Can I eke out a pair of socks from this?

Can I eke out a pair of socks from this?

This is my first Sheltie shawl & a good learning experience.  That scallop edge has 16 rows to repeat, and was my least favourite element.  Inching through 279 border stitches 8 at a time was a little painful.  Especially after hours of knitting.

Technically, the pattern is very sound.  It seems strange to say this but if anything the instructions are too detailed.  I learned new things but never had a real leap of insight.  It was all laid out a bit too exactly for any of that.   At some point, I just wanted to figure stuff out, you know.

Quibbles apart, I totally love this one.  The former tom boy has another totally feminine knit to flaunt!  I must be mellowing in my old age…

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Knits without the knack?

Scratch the last Aestlight shawl post.  That border is an example of what not to do with the pattern.  Figured that out all on my own when the needle was getting crowded with all the border stitches.  Doh!  That’s what happens when you add more lace stitches than you ditch.  Silly mistake but an easy fix as these things go.

Sorry if I misled any knitters on that one… As my (mad as shad) conveyancing teacher loved to say, “There’s many a slip between the cup and the lip.”  Promise to post a photo of a more tame border when one is in evidence.

Still on the shawl [neat bundle of “s” alliterations, eh?]… I’m calling it, “Bluefields Aestlight Shawl” for my Ravelry project page.  Bluefields is on Jamaica’s south coast.  Viewed from the old road it is the most beautiful stretch of coastline IMHO.  A pic:

Wikipedia public domain photo.  For copyrighted but viewable photos of Bluefields, Ja. check here.

Happy Friday, everyone!

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Fullness of Time

The healing process on this ankle is moving very slowly.  Like molasses in August.  My big plan to drive over to the pub for Knit Night fell through – no pun intended.  Turns out you kind of need some strength in your foot to press the gas pedal.  The things I once took for granted…

You might expect that with all this leisure time, I would have a finished triangle shawl.  Not quite.  Thing is – I got sidetracked by nothing less than a good new book.  I had no intention of buying a book until I found myself in a mall with MIL 2 days ago.  About 10 mins in, my ankle was done with what DH calls ‘aimless wandering’.  Sit in the store while MIL shopped?  No thanks!  So I spoke up, and headed ISO a book  to read in the food court.   Came up with Three Cups of Tea by Mortenson & Relin.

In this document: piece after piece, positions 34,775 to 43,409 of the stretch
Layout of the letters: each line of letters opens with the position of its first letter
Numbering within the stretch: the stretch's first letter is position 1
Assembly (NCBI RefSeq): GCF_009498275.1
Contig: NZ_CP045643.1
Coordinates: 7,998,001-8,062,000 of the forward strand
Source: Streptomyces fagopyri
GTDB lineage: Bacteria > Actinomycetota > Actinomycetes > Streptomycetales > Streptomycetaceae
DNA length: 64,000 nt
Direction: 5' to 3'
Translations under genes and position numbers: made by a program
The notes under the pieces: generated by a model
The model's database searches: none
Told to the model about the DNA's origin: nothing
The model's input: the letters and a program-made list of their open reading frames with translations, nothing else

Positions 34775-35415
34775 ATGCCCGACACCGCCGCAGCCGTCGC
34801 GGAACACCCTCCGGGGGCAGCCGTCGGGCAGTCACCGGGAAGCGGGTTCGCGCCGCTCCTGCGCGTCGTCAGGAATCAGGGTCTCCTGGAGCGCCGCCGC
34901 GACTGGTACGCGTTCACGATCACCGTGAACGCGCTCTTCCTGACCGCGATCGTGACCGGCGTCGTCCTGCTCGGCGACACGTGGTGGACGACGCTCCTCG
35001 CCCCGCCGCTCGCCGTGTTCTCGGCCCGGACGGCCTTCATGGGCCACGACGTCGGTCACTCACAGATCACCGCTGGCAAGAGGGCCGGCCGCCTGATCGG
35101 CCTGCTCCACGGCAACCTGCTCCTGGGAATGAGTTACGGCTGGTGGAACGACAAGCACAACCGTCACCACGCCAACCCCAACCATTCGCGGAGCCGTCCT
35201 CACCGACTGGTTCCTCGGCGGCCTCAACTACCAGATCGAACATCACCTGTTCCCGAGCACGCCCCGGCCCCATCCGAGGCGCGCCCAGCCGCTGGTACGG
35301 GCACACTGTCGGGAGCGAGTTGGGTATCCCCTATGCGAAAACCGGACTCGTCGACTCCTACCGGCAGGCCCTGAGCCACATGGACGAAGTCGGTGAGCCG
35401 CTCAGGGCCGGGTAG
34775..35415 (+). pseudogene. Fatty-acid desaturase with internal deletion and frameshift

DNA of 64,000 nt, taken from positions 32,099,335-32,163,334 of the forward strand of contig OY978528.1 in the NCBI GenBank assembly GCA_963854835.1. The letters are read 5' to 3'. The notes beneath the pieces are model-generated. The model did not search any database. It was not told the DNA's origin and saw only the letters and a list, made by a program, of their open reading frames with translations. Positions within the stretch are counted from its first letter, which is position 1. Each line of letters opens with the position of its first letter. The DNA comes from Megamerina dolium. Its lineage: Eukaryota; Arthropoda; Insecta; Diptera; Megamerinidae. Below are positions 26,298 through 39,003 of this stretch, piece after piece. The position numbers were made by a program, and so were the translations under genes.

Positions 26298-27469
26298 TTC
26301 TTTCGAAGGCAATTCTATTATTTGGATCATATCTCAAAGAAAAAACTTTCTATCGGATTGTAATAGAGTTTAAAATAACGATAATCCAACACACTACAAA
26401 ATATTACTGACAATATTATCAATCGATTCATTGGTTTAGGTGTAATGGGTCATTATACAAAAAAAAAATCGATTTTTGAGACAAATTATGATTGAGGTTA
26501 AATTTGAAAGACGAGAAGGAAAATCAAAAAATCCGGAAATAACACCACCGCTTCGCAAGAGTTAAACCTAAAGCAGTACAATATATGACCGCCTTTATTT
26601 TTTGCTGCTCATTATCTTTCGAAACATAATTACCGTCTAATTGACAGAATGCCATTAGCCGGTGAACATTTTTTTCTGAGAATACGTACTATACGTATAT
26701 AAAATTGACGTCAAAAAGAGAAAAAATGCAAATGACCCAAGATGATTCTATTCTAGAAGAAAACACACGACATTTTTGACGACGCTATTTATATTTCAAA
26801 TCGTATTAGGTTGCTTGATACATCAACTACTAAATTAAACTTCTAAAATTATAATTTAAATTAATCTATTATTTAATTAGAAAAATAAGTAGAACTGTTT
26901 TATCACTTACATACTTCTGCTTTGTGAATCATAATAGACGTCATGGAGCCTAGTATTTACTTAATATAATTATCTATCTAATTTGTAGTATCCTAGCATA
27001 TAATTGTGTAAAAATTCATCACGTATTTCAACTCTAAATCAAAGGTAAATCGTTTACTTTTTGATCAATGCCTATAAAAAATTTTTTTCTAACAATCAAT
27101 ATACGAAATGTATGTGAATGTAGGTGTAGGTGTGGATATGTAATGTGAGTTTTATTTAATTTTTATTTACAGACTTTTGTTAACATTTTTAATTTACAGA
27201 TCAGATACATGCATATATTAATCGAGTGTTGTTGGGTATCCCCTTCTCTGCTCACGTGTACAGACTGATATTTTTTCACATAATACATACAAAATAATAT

I had approx. 2.5 hrs to get hooked in the food court reading.  Greg Mortenson’s story is so compelling.  It has carried me through the sometimes stiff ghost writing.  Here I am in Ontario’s suburbia, far from my own formation in the developing world, and getting farther from what I thought was my life work, the law.  I don’t think that I would have read this book in the same way 2 years ago.

The days are long/ cool enough for both a book & a shawl.  I’ve started Aestlight’s border now.  It’s an openwork pattern that the designer calls ‘bird’s eye lace.’   I had to ditch the bamboo circular  needle after the first row of lace.  The double yarnovers (they make the lace holes) were catching at the join.  Good thing I have a 4mm metal circular about the place.

The border looks like this now.  Remember – lace is never fully pretty until we block her out.

Aestlight Shawl border under construction

Aestlight Shawl border under construction

The red string of yarn is holding the ‘live’ stitches for the top edge.  What you see in the photo is the right top part of the border.  It runs down to the point of the triangle, and up the other side.  When the border is more substantial, I’ll take a picture of the whole shawl.  This design is still good knitting.

In case you are wondering about my recent photos… I’m now using DH’s Nikon D60.  Just a tad better than my Canon Power Shot!  I also want to spiffy up the pages.  All in the fullness of time, friends.

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New Knitknack & she Blooms

The Aestlight shawl doesn’t just have a pretty name.  It’s seriously groovy.  A triangle, increasing from 1 itty bitty stitch.

What can I say?  Symmetry excites me.  I am making the larger shawl, so yonder triangle still has some growing to do.